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LONGMONT, COLORADO - First Nations Development Institute serves rural and reservation based American Indian communities throughout the United States.
First Nations Development Institute Supporting Buffalo Farm
“The spending in border towns located near reservations creates more than $100 million in economic value - just imagine the impact if we were able to keep these dollars in reservation communities.”
notes Michael E. Roberts, president of First Nations Development Institute.
The Institute utilizes a three prong strategy of educating grassroots practitioners, advocating for systemic change, and capitalizing American Indian communities.
"Think about it. Everyone has to eat. According to the USDA publication, 'Food Spending Patterns of Low Income Households,' even impoverished people spend upwards of 30 percent to 40 percent of their income on food. So a 20,000 person community, where the per capita income is $8,000 per year, spends between $48 million and $64 million on food. And with little or no retail food infrastructure, these precious dollars are leaving the reservation at lightning speed,"
The impact the three prong approach will be easier for First Nation now that it has secured a $2.88 million grant award to be spread over the next three years from the W.K. Kellogg Foundation of Battle Creek, Michigan to increase positive outcomes in Native children's health and economic well-being.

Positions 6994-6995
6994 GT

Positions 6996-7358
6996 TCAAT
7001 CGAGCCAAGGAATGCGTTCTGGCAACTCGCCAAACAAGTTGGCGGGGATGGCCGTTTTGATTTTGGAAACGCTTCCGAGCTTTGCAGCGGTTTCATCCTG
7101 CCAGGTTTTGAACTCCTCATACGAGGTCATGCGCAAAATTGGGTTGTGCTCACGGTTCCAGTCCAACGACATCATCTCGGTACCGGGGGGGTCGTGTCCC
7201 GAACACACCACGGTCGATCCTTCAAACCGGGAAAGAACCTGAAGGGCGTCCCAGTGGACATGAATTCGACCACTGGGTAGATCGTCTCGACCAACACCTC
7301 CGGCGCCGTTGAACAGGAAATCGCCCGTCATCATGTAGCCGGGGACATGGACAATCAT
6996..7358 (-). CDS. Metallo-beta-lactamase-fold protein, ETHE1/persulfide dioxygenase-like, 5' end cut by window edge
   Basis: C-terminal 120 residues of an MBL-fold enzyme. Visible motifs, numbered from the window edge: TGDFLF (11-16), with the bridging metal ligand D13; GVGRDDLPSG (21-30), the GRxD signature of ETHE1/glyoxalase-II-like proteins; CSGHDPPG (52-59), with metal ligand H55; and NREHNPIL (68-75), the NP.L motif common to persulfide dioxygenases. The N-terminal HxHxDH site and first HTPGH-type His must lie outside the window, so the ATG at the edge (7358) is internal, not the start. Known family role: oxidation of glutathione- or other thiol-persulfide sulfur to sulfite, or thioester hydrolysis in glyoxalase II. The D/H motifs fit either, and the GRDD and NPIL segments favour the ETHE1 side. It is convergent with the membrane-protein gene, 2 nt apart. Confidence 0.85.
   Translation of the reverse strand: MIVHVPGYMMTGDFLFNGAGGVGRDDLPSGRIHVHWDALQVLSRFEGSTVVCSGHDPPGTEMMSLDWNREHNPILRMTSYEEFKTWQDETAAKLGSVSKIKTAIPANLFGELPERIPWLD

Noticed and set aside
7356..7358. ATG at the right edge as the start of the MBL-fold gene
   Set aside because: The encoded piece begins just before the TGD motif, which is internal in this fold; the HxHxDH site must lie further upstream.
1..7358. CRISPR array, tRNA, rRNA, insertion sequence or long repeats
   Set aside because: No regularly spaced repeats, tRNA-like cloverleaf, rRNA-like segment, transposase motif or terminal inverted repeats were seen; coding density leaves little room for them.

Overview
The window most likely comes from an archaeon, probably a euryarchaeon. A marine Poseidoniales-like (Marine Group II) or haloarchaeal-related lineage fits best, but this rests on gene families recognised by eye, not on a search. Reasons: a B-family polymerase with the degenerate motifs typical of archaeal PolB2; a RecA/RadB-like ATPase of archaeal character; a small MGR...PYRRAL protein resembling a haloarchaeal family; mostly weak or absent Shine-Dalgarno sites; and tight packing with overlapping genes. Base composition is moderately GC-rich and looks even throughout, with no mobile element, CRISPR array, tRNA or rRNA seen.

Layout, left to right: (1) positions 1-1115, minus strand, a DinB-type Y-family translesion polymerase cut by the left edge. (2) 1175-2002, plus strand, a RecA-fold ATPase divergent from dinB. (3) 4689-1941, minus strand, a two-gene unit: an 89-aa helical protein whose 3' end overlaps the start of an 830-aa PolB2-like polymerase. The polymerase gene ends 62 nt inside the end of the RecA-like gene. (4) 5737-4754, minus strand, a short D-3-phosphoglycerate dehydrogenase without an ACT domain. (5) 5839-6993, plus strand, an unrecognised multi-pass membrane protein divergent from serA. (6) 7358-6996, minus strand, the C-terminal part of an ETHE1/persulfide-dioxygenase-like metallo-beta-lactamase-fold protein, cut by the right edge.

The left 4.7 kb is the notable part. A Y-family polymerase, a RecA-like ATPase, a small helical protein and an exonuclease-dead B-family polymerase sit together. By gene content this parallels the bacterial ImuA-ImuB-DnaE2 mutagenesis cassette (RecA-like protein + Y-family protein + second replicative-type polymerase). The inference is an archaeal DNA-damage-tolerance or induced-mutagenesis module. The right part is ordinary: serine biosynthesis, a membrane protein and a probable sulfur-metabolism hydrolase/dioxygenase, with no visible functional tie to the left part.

First Nations will explore the increase of local control over reservation based food systems, such as a higher proportion of traditional and local foods, as well as better linkages with local producers, all with the hope of creating positive outcomes in the lives of America's Indian children.
"This project links local and regional economic development with the provision of culturally appropriate foods for Native youth, while at the same time celebrating and preserving Native culture and reinforcing Indian children's cultural identity,"
"Using food as an entry point for community involvement is not only good business, but it also enables young people to feel pride about their culture and their communities."
The food security program will focus on the:
The project intends to make ten grants annually through a competitive selection process targeting Native American organizations or tribal programs that are currently addressing food systems issues.
updated 12:52 pm est; posted January 31, 2012 8:45 am est
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